Wednesday, 27 August 2014
Last updated 4 hours ago
Apr 29 2008 | 11:57am ET
While the media focuses on the biggest, most-spectacular hedge fund blow-ups, smaller hedge funds have borne the brunt of the current market difficulties.
A new HedgeFund.net study of hedge fund turnover—defined as removal from HFN’s database due to liquidation, failure to report performance or at the request of the manager—shows that funds with less than $15 million in assets under management, which make up just 21.6% of the HFN database, accounted for 46.9% of the funds exiting the database as of April 15. By contrast, funds with more than $250 million, which make up 30.2% of the database, account for just 9.8% of the turnover—and actually saw a decrease in turnover rates compared to last year.
Structured-credit, fixed-income arbitrage and convertible bond strategies suffered the worst turnover rates compared to their peers. Structured-credit securities funds—which make up just 0.6% of the database—accounted for 4.1% of the exits. Fixed-income arb funds saw their turnover rate more than triple, to 5.2% from 1.5% last year, while making up just 1.9% of the database; convertible bond funds, just 1.3% of all the funds in the HFN database, accounted for 4.1% of the turnover.
Not all hard-hit strategies have seen an increase in attrition. Emerging markets funds, last year’s top performers but this year experiencing above-average losses, saw no increase in turnover. Commodity and foreign exchange funds enjoyed better-than-expected survivability, making up just 2.1% of turnover while accounting for 5.3% of the database.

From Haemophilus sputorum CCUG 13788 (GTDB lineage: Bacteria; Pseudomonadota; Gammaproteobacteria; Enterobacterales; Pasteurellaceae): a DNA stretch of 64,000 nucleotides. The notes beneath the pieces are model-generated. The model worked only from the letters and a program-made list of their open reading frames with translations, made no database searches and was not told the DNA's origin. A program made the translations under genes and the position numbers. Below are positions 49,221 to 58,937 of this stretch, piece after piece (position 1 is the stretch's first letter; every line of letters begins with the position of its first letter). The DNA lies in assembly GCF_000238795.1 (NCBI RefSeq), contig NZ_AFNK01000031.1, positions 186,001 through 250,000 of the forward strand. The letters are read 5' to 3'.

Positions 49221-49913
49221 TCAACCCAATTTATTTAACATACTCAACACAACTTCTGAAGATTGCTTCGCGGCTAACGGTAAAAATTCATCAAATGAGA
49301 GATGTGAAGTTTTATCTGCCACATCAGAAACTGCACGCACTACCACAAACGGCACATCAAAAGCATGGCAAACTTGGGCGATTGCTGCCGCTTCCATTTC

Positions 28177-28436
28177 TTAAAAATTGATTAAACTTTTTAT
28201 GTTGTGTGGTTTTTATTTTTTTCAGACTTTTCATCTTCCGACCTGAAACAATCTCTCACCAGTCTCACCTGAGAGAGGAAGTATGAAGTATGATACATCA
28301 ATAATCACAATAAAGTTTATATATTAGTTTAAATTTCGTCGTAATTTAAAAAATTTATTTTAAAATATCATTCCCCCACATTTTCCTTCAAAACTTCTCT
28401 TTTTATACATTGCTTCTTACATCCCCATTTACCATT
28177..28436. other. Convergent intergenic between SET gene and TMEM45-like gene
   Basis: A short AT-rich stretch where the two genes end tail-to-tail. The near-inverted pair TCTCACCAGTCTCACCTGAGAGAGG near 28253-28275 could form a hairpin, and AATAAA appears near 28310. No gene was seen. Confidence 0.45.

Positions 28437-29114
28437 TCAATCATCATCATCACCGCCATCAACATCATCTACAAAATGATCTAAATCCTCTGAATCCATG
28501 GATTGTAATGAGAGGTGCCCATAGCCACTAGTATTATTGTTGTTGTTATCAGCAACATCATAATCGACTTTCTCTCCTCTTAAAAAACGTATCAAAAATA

Japanese-focused hedge funds experienced elevated turnover: Just 2.7% of the database, they accounted for 4.1% of turnover. By contrast, Europe and Asia ex-Japan strategies suffered low turnover. The former are 9% of the HFN database, but account for only 4.6% of turnover, while the latter are 8.6% of the database but just 6.7% of turnover.
The other startling finding is that U.S.-domiciled hedge funds were much more likely to disappear from the HFN database. U.S.-domiciled funds make up 30.4% of the database, but accounted for 47.4% of turnover. Offshore and other non-U.S.-domiciled funds, the bulk of the database, accounted for just 52.6% of turnover.
Aug 25 2014 | 11:21am ET
As many of you know, FINalternatives was recently acquired by the owners of Futures magazine, a firm called The Alpha Pages LLC. Today marks the soft-launch of a new sister site for both publications. As its name suggests, The Alpha Pages will cover all types of alternative investments, going far beyond the more well-known ones such as hedge funds and private equity. Read more…
Commodities/Futures magazine launched at the precipice of a revolution in the futures industry—really a revolution in the idea of risk management—that would move it from a small niche industry to ...